There’s a welcome new sound in New Orleans — the sound of citizens banding together to fight for positive change, to make America’s most colorful city a better place to live, and to visit. In recent months, I’ve told you frequently about a kind of pollution here that doesn’t get its due: Noise pollution. The problem — I must once again reiterate — is not the city’s iconic, long-established music venues. But the city’s aural assault intensified in the years after Katrina as attracting younger and rowdier tourists became not a bug but a feature of New Orleans’ economic comeback strategy; the offenders are typically unappealing nuisance bars or itinerant late-night bucksters with an amp and a tip jar, parked under
some family’s bedroom window, blasting the neighborhood without regard to anyone else.
There’s been a perfect storm of factors that have hampered City Hall from doing much about the problem — underfunded or indifferent code enforcement, failure to update or strengthen the existing laws, but mainly a lack of political will. That’s why it is so encouraging to see so many citizen groups — groups that don’t always see eye-to-eye on the tough issues — join together with a plan for a solution:
A coalition of 13 neighborhood groups released a seven-point proposal Monday designed to strengthen enforcement of New Orleans’ noise ordinance. The plan includes the levying of unlimited fines, closing or limiting the hours of noncompliant businesses, lowering accepted noise levels in the French Quarter and creating a full-time position in city government that would deal exclusively with complaints about loud music.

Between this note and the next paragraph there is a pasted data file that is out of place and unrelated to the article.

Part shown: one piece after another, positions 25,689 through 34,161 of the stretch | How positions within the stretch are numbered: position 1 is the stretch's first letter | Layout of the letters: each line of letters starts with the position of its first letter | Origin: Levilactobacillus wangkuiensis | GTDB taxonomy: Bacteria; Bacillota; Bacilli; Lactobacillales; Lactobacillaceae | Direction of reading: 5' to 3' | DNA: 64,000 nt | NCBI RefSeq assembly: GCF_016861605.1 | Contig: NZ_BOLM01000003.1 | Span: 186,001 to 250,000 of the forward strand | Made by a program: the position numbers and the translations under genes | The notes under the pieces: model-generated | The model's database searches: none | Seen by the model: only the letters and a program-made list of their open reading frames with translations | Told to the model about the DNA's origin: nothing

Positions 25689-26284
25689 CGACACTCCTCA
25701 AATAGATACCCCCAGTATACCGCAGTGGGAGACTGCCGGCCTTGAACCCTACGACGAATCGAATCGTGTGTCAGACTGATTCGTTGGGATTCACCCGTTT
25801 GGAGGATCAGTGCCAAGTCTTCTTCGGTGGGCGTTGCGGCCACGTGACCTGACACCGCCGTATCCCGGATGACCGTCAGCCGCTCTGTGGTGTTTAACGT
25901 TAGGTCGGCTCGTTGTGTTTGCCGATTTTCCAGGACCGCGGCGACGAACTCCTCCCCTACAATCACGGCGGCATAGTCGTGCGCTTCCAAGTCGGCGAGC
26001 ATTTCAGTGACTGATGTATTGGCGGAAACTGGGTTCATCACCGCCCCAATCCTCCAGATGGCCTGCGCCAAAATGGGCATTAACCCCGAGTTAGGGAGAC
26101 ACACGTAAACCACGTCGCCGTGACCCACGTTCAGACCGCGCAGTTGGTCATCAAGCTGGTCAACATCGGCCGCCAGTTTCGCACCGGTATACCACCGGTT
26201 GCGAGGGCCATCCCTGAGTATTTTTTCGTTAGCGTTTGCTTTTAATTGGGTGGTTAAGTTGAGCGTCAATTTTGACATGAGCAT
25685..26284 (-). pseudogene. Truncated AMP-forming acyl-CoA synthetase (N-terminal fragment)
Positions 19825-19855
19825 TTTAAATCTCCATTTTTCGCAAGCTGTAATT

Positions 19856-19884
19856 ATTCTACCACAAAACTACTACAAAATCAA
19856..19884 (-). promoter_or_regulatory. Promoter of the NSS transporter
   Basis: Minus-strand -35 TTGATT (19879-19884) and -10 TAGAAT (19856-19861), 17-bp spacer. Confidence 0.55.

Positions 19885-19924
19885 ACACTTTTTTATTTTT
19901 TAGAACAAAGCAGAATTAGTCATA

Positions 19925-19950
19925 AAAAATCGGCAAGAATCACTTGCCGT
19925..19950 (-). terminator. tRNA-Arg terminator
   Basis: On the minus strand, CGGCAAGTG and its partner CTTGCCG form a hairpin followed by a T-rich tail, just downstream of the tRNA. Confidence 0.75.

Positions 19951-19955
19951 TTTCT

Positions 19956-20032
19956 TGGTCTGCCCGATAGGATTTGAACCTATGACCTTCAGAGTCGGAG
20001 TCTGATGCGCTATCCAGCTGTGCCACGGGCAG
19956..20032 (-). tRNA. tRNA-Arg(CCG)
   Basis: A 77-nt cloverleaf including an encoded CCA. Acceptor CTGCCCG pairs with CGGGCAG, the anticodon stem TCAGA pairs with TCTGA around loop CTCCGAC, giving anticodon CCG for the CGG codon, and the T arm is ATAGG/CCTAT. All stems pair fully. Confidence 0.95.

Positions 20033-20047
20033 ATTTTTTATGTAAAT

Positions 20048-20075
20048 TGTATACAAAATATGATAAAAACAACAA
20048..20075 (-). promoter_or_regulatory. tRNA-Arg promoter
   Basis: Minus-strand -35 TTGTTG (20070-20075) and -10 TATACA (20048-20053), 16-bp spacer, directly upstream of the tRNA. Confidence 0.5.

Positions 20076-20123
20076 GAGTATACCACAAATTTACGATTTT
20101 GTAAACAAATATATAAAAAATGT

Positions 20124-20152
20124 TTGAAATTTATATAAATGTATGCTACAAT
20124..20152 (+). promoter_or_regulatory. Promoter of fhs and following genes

It’s a plan that I wholeheartedly endorse — here are some of the specifics:
–Establishments that offer live entertainment or amplified sound must take reasonable measures to ensure compliance with the requirements of the noise ordinance. Such measures would include, but are not limited to, developing and implementing a sound control program and documenting and keeping records of all sound level measurements.
–A full-time person with the authority and full backing of the New Orleans Police Department and the city Health Department should be appointed to enforce the ordinances. This person should also establish and maintain a publicly accessible centralized record-keeping system to track complaints, enforcement and compliance efforts.
–All sound measurements should be taken at the property line of the sound’s source as opposed to the current standard of 25 feet from the [sound’s] source.
–In order to deter repeat offenses, the state should pass legislation that allows higher or unlimited fines. In the absence of this legislation, other deterrents should be considered including limiting operating hours or shutting down non-compliant businesses.
–Significant revisions to the mayoralty permitting process, which grants approval for live entertainment, should be made to ensure advance public notification and opportunities for public comment.
–Accepted decibel levels in the French Quarter should be returned to 1989 levels so that the maximum level in residential areas between 7 a.m. and 10 p.m. is 70 decibels, compared to the current level of 80. In commercial areas, the decibel level would be lowered to a maximum of 75 from 80.
–A maximum decibel level of 85 would be enforced in the popular eight-block stretch of Bourbon Street. The current ordinance puts the ceiling at 10 decibels above the ambient noise level or 60, whichever is higher.
These are common sense measures — reasonable, not draconian, improving the quality of life in New Orleans for residents and for tourists visiting the French Quarter while actually helping the vast majority of live musicians who will play in venues that follow the law. Unfortunately, there are still those on the other side of the debate who have no interest in sensible solutions, who continue to play to emotion and hysteria and insist that curbing noise pollution is a restriction on free speech.